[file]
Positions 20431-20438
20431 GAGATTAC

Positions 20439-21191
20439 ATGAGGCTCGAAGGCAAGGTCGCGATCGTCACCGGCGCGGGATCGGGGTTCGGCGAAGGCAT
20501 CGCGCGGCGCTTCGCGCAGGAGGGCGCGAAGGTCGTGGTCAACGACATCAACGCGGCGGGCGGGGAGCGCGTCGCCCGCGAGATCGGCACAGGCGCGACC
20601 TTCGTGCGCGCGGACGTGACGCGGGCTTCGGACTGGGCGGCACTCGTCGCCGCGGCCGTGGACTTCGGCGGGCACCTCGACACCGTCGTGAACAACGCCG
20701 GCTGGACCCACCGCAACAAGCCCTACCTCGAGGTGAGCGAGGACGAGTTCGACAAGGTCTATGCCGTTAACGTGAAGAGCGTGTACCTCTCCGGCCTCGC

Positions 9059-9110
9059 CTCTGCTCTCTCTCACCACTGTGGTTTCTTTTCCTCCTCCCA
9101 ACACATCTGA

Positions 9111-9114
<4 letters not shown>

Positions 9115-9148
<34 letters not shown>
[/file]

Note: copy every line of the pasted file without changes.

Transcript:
Positions 20431-20438
20431 GAGATTAC

Positions 20439-21191
20439 ATGAGGCTCGAAGGCAAGGTCGCGATCGTCACCGGCGCGGGATCGGGGTTCGGCGAAGGCAT
20501 CGCGCGGCGCTTCGCGCAGGAGGGCGCGAAGGTCGTGGTCAACGACATCAACGCGGCGGGCGGGGAGCGCGTCGCCCGCGAGATCGGCACAGGCGCGACC
20601 TTCGTGCGCGCGGACGTGACGCGGGCTTCGGACTGGGCGGCACTCGTCGCCGCGGCCGTGGACTTCGGCGGGCACCTCGACACCGTCGTGAACAACGCCG
20701 GCTGGACCCACCGCAACAAGCCCTACCTCGAGGTGAGCGAGGACGAGTTCGACAAGGTCTATGCCGTTAACGTGAAGAGCGTGTACCTCTCCGGCCTCGC

Positions 9059-9110
9059 CTCTGCTCTCTCTCACCACTGTGGTTTCTTTTCCTCCTCCCA
9101 ACACATCTGA

Positions 9111-9114
<4 letters not shown>

Positions 9115-9148
<34 letters not shown>